I applaud the team that put this book together for not rushing it, as errors of any kind, but in code samples especially, are incredibly distracting for readers trying to understand complex concepts. I don't remember finding too many spelling mistakes or code errors while reading this book, which you know is unusual if you read a lot of programming books. My one criticism is that the last chapter, "Clojure in the Wild", was well-intentioned but felt a little too quick. Rather than just cover a few popular libraries briefly, I'd love to see more time spent on guidance for structuring larger projects.
As of this review (May 2010), Clojure has continued to evolve in features that this book obviously couldn't have included, but it's still a worthwhile read if your goal is to learn the language. If you've read "Programming Clojure" and you plan to use the language, catching up on what's new is just a matter of reading a few blog posts (protocols, etc). This book is a solid introduction to the language - if Halloway updates this book for some future version of Clojure, I'll pay for it all over again.
This book is clear, easy to read, and well-organized (e.g., few forward-references). It's tied together by the "Lancet" example application, a small but useful build tool that provides a Clojure interface to ant tasks. The language features discussed in each chapter are used to add functionality to Lancet in an illustrative way. Well done.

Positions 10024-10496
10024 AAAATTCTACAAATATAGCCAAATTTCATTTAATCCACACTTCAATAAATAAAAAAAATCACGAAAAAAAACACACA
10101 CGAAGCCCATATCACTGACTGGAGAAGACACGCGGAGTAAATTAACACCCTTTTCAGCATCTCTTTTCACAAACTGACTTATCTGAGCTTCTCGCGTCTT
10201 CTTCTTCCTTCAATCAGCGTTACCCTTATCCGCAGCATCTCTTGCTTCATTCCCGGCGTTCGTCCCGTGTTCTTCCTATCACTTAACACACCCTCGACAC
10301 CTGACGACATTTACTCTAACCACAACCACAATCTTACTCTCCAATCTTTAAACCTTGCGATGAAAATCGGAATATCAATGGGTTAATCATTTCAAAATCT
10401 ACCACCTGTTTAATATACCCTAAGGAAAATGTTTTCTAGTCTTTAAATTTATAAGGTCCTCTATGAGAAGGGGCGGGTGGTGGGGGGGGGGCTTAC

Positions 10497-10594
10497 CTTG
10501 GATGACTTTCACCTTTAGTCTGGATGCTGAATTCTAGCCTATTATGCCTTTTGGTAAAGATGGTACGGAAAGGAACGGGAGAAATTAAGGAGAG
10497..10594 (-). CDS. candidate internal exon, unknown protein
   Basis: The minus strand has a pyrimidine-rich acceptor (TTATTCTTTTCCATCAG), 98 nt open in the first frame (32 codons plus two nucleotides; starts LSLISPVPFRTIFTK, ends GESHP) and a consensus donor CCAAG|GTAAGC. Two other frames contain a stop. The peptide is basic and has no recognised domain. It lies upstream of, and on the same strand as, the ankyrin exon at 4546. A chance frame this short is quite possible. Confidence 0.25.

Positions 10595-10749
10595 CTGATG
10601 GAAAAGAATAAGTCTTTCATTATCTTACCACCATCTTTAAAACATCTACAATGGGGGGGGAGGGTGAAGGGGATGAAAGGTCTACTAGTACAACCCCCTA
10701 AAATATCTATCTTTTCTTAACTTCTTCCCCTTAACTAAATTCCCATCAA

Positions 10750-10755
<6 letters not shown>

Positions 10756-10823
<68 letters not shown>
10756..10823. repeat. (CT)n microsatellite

The only down side is that this book is out-of-date and doesn't cover new features in Clojure 1.2. (I've had to search the web for information about deftype & defrecord, for example.)
Practical Clojure (Expert's Voice in Open Source) may be more up-to-date, but I can't comment on that as I haven't read it.
This book is about the Clojure programming language itself, and has only glancing coverage of its libraries (XML, SQL, etc.).
Although I've had some experience with other lisps, I still found the book useful because Clojure has enough new ideas to make it quite a different language. I think it would also be worthwhile to those with no prior functional programming experience.
Perhaps most importantly, after finishing it I was EXCITED about doing more programming in Clojure.
Stuart Halloway glosses over Clojure's fundamental language paradigms, like functional programming, recursion, and Java. While I suspect it would be near impossible to explain functional programming without devoting an entire book to it, Stuart Halloway doesn't even try, instead hoping that the reader will magically figure it out on his own.
The layout of the book is plain frustrating, leading me to wonder if Halloway actually wrote the chapters in the order that they're presented. More than once, Halloway uses the obnoxious literary device of referring to chapters after the current one. "We'll talk about this more in Chapter 18!" Just let me read the chapters in order, Stuart!
Save yourself some mental anguish and purchase The Joy of Clojure: Thinking the Clojure Way or Practical Clojure (Expert's Voice in Open Source) instead.